Romantic. Heart-wrenching. Passionate. Riveting. Cesur ve Güzel embodies those attributes and more. Like Kurt Seyit ve Sura, I was hooked from the first episode—the first scene, really. The explosive premise and outstanding acting in Kivanc
Tatlitug's most recent Turkish television series had me (once again) staying up till 2 a.m. and blowing through one episode after another. With episodes clocking in at two hours and twenty minutes EACH, I did some serious binge watching. But I don't regret one minute of it.
Kivanc Tatlitug's performance is amazing. His uncanny ability to project emotion through body language and facial expression is like looking through a window into his soul. I could feel what he was feeling—whether it was gut-wrenching pain as he mourned loss, or fuming rage as he confronted the man who destroyed his family. He's the best actor I've ever seen.
Ok, now for the low-down—a synopsis, the show's stellar points, and the not-so-stellar points.
Cesur (pronounced Jay-soose) Alemdaroglu returns to a small village outside Istanbul with one
goal in mind: Take down Tashin
Korludag—the man who stole his inheritance and killed his family. The one thing Cesur doesn't count on is falling in love with Korludag's daughter, Suhan...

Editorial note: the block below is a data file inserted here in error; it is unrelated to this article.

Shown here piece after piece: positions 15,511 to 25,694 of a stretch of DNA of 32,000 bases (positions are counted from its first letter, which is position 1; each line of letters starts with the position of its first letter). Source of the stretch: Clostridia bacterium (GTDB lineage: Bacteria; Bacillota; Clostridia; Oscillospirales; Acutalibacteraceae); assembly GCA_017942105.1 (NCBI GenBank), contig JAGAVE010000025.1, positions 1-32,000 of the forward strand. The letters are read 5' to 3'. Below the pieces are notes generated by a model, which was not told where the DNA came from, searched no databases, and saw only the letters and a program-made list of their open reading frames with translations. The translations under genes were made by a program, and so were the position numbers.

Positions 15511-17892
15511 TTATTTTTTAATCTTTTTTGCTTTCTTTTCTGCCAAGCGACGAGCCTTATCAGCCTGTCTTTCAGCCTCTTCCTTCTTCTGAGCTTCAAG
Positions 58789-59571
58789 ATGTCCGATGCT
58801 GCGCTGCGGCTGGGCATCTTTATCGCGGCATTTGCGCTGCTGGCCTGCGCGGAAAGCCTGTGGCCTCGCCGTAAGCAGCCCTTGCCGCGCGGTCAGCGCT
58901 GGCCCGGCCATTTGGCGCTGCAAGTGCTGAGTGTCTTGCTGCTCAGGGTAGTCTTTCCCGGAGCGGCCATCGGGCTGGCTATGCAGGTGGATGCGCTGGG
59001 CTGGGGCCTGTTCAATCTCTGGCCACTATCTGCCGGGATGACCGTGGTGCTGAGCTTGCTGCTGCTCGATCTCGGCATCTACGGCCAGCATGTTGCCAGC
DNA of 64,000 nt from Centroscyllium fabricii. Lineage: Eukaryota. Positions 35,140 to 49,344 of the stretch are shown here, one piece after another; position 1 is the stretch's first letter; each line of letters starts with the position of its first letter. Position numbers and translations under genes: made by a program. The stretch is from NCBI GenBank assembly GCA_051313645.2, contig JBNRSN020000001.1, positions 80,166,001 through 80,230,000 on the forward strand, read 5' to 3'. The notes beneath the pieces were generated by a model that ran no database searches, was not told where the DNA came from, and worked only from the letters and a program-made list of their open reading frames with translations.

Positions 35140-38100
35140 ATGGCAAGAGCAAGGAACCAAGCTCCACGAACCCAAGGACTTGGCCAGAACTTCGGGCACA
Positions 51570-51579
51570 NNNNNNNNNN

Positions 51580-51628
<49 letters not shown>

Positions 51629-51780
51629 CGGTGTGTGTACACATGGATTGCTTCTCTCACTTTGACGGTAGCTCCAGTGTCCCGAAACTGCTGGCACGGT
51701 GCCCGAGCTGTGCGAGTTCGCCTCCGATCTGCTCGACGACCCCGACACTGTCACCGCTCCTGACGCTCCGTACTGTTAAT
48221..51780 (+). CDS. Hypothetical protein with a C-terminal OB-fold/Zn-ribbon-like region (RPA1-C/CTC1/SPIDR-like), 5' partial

But Suhan is no easy catch. Fiercely loyal to her father and family, she's instantly suspicious of the handsome newcomer who charms his way into her father's hardened heart. When glimpses of truth of her father's misdeeds begin to surface among a plethora of lies, she is devastated. Never sure what is truth and what is lie, she is torn between her beloved father and Cesur, the man she has grown to love. But in the end, she knows that no matter which side wins—Cesur or her father—she will be the loser.
The Stellar Points:
Constructing a premise around a hero falling in love with the daughter of the man he despises sets up a wonderful framework for conflict. Not only does it test Cesur's commitment to revenge, but it leaves Suhan continually torn between Cesur and her father, the two men she deeply loves.
By rounding out Suhan's inner circle with a servant turned-best-friend, a scorned beau, an adoring brother, and a conniving sister-in-law, the characters' individual drives and personalities provide ample fuel for explosive drama—from intense love and loyalty to deceit and destruction.
But it's not all high drama. A few scenes had me laughing out loud, adding touches of lightheartedness to an otherwise serious story.
One of the things that makes Kivanc Tatlitug so mesmerizing as an actor is his ability to be masculine and authoritative one moment, and then vulnerable, romantic, and wounded—without being wimpy—in the next moment. He acts out a full gamut of emotions and plays them all fantastically well.
His costar and supporting cast were wonderful as well. I've been extremely impressed with Turkish actors as a whole. I've read that Turks are emotional people, so perhaps that explains why their actors seem so superior to American actors in their ability to convey emotion and passion.